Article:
Can a legal, non-defective product be a public nuisance?
In the last decade, California was one of a group of states and cities that sued sellers and manufacturers of lead paint on the theory that those companies had contributed to a “public nuisance.” Public nuisance is a very vague term. Generally, it is defined as “an unreasonable interference with a right common to the general public.” Because it is so vague, governments often use public nuisance suits to regulate things they think harm the public. For example, gun dealers were sued on the theory that firearms contribute to a public nuisance. California even sued General Motors under this theory for manufacturing cars that contribute to global warming. The lead paint suits are only the latest example.
The sale of lead paint has been illegal since 1978, but California argues that deteriorating paint in private homes – paint sold before 1978 – creates a significant health hazard. Because removing lead paint from millions of homes is expensive, California would like the courts to make the companies pay for it through a nuisance suit.
This argument could have severe consequences. Lead paint was perfectly legal when it was installed in homes. If sellers of legal products that comply with all laws and regulations can be held liable decades after selling the product, they will have a strong incentive not to do business in the state. The supply of many useful and desirable products would decrease as companies tried to avoid massive lawsuits. Moreover, it would violate a basic principle of due process – that people should be able to tell whether conduct violates the law before engaging in it. Vague public nuisance doctrine encourages governments to target unpopular products for political gain, and makes it nearly impossible for businesses to know if their conduct will trigger a lawsuit decades later.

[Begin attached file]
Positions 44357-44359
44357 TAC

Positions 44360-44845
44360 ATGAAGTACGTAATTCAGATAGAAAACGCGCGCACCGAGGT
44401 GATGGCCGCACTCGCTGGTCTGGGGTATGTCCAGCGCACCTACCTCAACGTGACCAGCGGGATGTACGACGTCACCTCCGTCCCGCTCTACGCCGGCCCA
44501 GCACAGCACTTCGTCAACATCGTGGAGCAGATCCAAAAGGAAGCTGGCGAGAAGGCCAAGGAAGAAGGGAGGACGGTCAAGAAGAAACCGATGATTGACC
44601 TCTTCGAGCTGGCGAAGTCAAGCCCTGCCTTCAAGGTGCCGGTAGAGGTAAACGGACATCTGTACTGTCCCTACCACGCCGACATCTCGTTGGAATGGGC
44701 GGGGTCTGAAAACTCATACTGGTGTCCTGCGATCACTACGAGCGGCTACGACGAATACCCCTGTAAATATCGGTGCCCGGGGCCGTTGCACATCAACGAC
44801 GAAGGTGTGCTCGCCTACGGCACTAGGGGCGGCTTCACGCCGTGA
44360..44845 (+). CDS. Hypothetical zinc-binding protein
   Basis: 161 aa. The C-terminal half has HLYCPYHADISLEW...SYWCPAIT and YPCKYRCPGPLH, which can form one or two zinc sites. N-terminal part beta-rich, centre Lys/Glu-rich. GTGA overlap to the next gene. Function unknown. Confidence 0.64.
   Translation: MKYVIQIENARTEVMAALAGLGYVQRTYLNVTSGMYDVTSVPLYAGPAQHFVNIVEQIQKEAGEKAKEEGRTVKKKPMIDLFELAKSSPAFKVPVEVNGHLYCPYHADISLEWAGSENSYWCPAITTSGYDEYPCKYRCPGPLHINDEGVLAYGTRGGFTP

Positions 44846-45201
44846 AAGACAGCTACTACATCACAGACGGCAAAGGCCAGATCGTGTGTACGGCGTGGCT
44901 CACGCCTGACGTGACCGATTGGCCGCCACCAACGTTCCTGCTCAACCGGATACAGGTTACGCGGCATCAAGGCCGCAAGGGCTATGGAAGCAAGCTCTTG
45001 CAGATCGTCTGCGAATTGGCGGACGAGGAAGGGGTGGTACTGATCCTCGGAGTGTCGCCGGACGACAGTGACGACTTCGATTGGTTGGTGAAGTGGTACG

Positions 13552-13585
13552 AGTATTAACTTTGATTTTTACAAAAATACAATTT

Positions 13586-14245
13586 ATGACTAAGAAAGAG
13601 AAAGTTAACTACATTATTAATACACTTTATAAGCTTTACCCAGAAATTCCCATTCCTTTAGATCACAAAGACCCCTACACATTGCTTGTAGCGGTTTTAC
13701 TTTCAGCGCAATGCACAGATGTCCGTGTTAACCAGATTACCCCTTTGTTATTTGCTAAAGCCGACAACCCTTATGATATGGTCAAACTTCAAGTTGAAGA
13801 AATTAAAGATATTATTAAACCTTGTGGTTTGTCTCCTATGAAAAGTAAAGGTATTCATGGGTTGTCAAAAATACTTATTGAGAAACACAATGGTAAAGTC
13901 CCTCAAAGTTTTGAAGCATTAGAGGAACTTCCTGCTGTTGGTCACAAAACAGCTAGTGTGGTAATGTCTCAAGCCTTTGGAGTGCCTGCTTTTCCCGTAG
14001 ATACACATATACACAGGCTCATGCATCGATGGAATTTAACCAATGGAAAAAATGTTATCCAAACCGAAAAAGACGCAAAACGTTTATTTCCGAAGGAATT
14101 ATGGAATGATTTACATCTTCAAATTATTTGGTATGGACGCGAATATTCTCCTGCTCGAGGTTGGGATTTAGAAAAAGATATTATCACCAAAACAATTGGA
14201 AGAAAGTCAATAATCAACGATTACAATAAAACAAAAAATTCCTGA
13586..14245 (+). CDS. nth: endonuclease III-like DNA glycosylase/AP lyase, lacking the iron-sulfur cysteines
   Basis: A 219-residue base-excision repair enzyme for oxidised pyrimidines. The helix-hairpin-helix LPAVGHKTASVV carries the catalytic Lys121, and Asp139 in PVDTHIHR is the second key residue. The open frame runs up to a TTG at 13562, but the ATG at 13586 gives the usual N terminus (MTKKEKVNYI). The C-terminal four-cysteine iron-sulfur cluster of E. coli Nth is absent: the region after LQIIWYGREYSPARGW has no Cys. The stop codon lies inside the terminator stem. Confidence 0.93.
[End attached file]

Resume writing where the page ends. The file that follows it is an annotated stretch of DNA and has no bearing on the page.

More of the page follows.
Fortunately, most courts have not accepted such arguments. Appellate courts in New Jersey, Illinois, Rhode Island, and elsewhere have refused to find lead paint sellers liable in public nuisance for selling the product when it was legal. But a California trial court disagreed; it required three defendants to pay over a billion dollars for selling lead paint in California. The Court of Appeal will soon have the opportunity to review that decision. If this suit is successful, it is not far-fetched to expect similar lawsuits against other makers of lawful products. Could McDonalds be held liable for a public nuisance because overindulgence in fast food can lead to obesity? If California is to expand public nuisance law so drastically, it should be done by the legislature, not the courts.
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